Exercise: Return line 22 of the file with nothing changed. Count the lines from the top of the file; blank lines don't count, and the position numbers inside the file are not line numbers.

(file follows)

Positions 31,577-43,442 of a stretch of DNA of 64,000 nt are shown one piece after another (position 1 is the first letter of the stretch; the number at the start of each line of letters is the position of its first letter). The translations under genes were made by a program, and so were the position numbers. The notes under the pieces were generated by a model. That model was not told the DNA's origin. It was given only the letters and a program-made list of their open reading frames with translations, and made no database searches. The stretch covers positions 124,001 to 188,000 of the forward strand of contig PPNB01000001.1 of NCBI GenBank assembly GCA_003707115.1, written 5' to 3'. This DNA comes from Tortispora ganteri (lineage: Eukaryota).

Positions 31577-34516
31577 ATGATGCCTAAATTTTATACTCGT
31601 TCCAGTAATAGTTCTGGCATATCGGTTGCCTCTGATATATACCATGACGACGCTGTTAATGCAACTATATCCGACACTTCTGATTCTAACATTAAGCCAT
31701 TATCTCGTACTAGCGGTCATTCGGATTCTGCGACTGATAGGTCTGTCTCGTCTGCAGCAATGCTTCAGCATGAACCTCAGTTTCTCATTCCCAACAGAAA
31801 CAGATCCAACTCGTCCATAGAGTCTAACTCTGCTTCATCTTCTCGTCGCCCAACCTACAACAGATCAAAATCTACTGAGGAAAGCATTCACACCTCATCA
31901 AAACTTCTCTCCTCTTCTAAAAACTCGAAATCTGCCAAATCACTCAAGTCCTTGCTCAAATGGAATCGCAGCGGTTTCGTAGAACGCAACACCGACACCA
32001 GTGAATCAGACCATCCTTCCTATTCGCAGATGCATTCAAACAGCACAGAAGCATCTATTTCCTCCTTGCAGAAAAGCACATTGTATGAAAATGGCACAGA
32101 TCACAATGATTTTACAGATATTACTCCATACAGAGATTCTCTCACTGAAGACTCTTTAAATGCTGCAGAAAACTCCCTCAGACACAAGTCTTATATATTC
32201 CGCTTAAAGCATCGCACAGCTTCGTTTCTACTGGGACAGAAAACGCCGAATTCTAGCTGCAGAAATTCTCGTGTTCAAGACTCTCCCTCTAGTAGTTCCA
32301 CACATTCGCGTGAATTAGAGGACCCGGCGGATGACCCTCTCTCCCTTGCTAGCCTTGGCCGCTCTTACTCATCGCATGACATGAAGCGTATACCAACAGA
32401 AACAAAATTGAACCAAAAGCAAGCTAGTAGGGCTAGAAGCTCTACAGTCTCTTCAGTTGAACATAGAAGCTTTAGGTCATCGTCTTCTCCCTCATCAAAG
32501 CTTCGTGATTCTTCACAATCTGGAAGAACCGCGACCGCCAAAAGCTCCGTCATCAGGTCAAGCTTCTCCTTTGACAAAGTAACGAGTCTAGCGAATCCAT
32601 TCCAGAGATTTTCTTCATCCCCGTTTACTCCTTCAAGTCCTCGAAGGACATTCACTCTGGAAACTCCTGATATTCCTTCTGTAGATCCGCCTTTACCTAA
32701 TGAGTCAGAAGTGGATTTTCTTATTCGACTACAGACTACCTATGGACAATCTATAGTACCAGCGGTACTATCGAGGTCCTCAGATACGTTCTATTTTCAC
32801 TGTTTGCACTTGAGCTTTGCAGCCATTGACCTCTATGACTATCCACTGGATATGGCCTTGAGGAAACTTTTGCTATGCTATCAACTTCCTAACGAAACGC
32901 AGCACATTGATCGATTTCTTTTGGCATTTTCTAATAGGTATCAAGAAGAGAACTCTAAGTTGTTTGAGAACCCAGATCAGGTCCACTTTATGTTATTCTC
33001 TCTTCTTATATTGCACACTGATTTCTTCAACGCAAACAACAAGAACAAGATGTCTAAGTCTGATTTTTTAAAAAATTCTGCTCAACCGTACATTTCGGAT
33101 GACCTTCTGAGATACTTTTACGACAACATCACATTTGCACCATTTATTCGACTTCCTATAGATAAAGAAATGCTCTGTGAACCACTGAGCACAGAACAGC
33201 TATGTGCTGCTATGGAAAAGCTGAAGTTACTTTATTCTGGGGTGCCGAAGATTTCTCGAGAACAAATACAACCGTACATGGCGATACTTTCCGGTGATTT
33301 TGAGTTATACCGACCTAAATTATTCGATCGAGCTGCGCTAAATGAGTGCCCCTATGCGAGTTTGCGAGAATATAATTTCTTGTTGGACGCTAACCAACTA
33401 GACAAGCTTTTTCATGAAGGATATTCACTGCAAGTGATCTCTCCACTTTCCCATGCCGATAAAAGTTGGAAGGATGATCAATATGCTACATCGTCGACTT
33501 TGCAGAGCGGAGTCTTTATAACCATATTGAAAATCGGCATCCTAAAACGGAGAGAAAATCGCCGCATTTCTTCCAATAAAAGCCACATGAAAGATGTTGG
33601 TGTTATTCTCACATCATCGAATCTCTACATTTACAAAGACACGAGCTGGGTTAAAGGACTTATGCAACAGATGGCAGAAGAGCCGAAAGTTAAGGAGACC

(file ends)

33401 GACAAGCTTTTTCATGAAGGATATTCACTGCAAGTGATCTCTCCACTTTCCCATGCCGATAAAAGTTGGAAGGATGATCAATATGCTACATCGTCGACTT